Security training effective, survey says

In a survey of federal employees, nearly two-thirds of respondents said their agencies are more secure now than they were a year ago.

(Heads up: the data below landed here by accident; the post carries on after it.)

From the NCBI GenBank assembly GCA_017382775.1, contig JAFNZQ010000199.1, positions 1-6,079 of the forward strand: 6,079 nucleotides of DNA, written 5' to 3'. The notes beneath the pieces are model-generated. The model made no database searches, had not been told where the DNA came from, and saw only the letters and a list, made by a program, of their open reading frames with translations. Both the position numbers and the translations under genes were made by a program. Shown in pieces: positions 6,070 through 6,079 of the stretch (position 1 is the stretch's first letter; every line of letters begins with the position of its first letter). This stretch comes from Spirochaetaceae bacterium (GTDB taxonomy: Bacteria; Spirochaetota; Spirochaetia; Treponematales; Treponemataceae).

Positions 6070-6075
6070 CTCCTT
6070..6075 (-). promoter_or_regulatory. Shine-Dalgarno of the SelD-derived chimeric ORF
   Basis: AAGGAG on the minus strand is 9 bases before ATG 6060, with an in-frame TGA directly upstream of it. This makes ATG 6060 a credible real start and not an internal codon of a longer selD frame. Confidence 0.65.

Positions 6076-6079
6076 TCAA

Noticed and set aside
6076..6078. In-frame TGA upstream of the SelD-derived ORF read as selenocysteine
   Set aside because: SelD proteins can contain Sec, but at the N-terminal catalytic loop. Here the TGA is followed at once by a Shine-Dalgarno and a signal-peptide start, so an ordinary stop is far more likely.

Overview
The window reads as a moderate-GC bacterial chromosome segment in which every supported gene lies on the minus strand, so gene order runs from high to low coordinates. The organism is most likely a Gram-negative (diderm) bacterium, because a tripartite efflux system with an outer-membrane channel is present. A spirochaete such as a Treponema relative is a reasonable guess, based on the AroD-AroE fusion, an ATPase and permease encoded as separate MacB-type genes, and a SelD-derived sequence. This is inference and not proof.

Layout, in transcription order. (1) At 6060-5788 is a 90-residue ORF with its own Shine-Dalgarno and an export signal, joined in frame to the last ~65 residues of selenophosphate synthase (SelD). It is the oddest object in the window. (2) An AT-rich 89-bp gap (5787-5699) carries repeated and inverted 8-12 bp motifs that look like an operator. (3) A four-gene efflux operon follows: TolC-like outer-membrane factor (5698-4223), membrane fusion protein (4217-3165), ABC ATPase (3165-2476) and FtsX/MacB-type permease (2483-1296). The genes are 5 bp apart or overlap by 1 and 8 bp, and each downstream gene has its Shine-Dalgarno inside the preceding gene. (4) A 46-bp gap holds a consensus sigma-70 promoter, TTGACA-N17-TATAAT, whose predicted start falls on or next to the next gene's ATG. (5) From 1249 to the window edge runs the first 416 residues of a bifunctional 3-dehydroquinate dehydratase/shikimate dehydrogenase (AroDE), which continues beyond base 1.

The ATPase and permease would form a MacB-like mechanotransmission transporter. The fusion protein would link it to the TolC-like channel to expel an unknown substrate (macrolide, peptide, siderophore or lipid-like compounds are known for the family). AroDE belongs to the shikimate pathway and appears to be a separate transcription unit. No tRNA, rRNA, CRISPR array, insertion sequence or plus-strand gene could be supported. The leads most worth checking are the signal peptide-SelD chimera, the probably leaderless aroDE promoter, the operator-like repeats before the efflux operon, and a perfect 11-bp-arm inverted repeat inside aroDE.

Federal agencies are spending more money to train more employees than ever, but the majority of feds are not familiar with the Federal Information Security Management Act.In a new survey by SecureInfo, 65 percent of respondents had not heard of the congressionally mandated information security law, and 40 percent of those who had heard of FISMA said it is a compliance headache. The company interviewed 85 civilian and Defense Department employees about their opinions of FISMA and whether it is making a difference.Because of the recent focus on training and security, agencies are more secure than ever, according to 68 percent of respondents, and 63 percent said their agencies are more secure today than a year ago.“Based on the survey, I do believe the government is more secure because of things such as two-factor authentication and the rollout of Homeland Security Presidential Directive 12,” said Christopher Fountain, SecureInfo’s president and chief executive officer. “A lot of things have been coming out [that] are important, and National Institute of Standards and Technology guidance and other publications talk about the people factor.”“The clear problem is [that] most users are well meaning, and a very innocent act can create significant vulnerability. And a wide variety of acts like improperly handling backup data and a laptop being misplaced cause security breaches,” he said. “The question to us is if all this money is being spent on training, why are these incidents increasing?”Ninety-two percent of respondents said they had received training in information technology security at least once in the previous 12 months. According to the Office of Management and Budget’s FISMA report to Congress, agencies spent more than $74 million on training in fiscal 2006.Fountain said the best training involves penetration testing in which a private-sector company tries to break into the agency’s network via phishing or hacking.“Agencies may need to increase their spending and the frequency of training or have other programs behind the training to ensure [employees] take it to heart,” Fountain said.